EUR/USD Goes Crazy After Moody's Warns Spain And Debt Limit Vote Gets Delayed

EUR/USD intraday (courtesy freestockcharts.com)
After,"Majority Whip Kevin McCarthy (R-Calif.) told reporters shortly before 10:30 p.m. that there would be no vote Thursday night on the bill" (Washington Post)the Euro initially spiked against the U.S. Dollar and hit a high of 1.4361 off the 1.42820 low. However, at 1:20am, when "Moody's placed Spain's Aa2 ratings on review for possible downgrade", EUR/USD retraced the whole move and is now making new lows at 1.42693. So, which sovereign debt crisis wins? Here is more from the Moody's announcement.

"New York, July 29, 2011 -- Moody's Investors Service has today placed Spain's Aa2 government bond ratings on review for possible downgrade. Spain's Prime-1 short-term ratings are unaffected by today's action.

The initiation of the ratings review is driven by the following concerns:

1.) The continued funding pressures facing the Spanish government, which the precedent set for future euro area support arrangements by the official package for Greece is likely to exacerbate, and the resulting increase in risks to bondholders.

2.) The challenges posed to the government's fiscal consolidation efforts by the weak growth environment and the continued fiscal slippage among several regional governments.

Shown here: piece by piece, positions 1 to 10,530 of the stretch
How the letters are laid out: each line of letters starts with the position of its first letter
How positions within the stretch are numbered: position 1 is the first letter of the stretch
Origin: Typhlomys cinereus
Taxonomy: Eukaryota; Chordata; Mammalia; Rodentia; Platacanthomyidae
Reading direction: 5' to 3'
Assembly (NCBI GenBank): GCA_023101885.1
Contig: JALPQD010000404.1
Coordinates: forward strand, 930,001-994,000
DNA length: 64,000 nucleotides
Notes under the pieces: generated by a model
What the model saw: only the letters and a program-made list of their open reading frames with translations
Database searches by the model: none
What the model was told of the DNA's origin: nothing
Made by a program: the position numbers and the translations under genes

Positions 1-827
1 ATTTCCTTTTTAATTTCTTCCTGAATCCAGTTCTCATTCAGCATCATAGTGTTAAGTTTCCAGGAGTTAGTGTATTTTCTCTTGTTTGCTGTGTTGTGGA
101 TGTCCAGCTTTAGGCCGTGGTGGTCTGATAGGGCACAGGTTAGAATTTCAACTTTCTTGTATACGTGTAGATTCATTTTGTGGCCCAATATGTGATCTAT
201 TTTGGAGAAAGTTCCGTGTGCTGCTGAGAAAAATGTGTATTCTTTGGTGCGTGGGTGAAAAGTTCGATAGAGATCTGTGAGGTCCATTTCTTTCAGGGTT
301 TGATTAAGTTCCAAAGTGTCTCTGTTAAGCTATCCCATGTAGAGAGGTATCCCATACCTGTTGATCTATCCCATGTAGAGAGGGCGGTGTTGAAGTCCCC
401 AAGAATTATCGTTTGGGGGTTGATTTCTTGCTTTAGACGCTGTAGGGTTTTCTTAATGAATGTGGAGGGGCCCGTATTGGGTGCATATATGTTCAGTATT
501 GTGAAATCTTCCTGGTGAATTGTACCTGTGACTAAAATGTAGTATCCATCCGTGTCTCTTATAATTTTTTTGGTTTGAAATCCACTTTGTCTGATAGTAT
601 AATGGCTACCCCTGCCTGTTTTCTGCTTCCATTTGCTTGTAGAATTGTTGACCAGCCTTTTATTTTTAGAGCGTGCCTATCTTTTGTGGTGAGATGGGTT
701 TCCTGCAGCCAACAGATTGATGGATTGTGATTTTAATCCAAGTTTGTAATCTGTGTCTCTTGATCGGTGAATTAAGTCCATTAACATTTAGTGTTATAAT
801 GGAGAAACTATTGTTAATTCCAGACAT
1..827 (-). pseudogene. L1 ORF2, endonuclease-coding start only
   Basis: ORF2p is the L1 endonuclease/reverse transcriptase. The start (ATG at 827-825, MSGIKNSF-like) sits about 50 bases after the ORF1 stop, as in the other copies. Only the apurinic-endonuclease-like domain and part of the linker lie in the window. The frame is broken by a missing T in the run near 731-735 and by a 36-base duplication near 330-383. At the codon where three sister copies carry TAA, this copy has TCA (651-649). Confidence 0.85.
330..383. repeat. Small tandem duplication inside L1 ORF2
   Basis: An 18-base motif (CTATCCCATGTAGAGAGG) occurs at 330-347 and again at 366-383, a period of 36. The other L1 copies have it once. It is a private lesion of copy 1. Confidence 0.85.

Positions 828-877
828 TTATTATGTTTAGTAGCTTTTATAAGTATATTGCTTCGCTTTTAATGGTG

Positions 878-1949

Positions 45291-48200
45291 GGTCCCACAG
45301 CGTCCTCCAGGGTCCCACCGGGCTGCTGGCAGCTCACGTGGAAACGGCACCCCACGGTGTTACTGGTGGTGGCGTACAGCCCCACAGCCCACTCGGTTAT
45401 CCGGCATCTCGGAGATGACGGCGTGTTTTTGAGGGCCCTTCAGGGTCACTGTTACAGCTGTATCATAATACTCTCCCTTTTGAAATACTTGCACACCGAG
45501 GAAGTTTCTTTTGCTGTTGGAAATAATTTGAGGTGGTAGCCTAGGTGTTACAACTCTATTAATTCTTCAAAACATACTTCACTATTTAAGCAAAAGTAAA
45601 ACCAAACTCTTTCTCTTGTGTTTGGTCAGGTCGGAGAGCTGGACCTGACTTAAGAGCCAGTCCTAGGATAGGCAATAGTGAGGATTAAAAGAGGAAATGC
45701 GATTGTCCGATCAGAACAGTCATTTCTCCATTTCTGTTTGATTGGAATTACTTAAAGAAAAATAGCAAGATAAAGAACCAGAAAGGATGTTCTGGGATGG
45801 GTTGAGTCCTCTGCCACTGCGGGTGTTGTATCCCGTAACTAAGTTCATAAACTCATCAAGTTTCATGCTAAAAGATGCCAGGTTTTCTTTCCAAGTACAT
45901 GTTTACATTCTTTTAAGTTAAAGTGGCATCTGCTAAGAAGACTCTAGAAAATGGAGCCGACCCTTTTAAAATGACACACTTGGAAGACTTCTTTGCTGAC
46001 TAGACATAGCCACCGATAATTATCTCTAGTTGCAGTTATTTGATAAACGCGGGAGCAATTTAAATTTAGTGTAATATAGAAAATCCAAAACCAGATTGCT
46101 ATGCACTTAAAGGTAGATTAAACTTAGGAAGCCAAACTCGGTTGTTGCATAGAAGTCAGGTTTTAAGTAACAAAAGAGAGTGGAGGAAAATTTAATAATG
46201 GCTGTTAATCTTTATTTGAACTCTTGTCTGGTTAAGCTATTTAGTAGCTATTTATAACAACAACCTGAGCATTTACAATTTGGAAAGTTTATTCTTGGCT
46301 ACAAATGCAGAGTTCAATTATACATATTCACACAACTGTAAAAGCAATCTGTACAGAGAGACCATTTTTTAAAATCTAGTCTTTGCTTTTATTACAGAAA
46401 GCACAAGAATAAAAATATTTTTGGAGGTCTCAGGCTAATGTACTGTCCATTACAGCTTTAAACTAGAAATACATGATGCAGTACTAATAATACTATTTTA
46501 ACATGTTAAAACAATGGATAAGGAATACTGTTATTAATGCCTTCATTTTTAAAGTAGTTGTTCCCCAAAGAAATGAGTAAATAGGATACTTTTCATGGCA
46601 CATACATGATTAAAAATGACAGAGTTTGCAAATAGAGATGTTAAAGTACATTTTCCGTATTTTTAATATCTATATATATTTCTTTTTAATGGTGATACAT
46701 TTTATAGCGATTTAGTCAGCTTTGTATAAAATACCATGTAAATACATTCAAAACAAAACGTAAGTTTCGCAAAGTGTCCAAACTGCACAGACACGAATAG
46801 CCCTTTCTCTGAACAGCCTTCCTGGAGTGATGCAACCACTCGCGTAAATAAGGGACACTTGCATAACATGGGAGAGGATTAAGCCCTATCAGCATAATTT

Funding costs have been rising for some time for the Spanish government and for many closely related debt issuers, such as domestic banks and regional governments. Pressures are likely to increase still further following the announcement of the official package for Greece, which has signalled a clear shift in risk for bondholders of countries with high debt burdens or large budget deficits. The package has not relieved market concerns over the position of such sovereigns because (i) it sets a precedent for private sector participation in future sovereign debt restructurings in the euro area, and (ii) while an expansion of powers has been proposed for the EFSF, it is not clear when the powers will be implemented.


Moody's views positively that the central government has been successful in meeting its near-term fiscal consolidation targets, but the rating agency nonetheless notes that challenges to long-term budget balance remain due to Spain's subdued economic growth and fiscal slippage within parts of its regional and local government sector." (Continue reading the announcement at Moodys.com)

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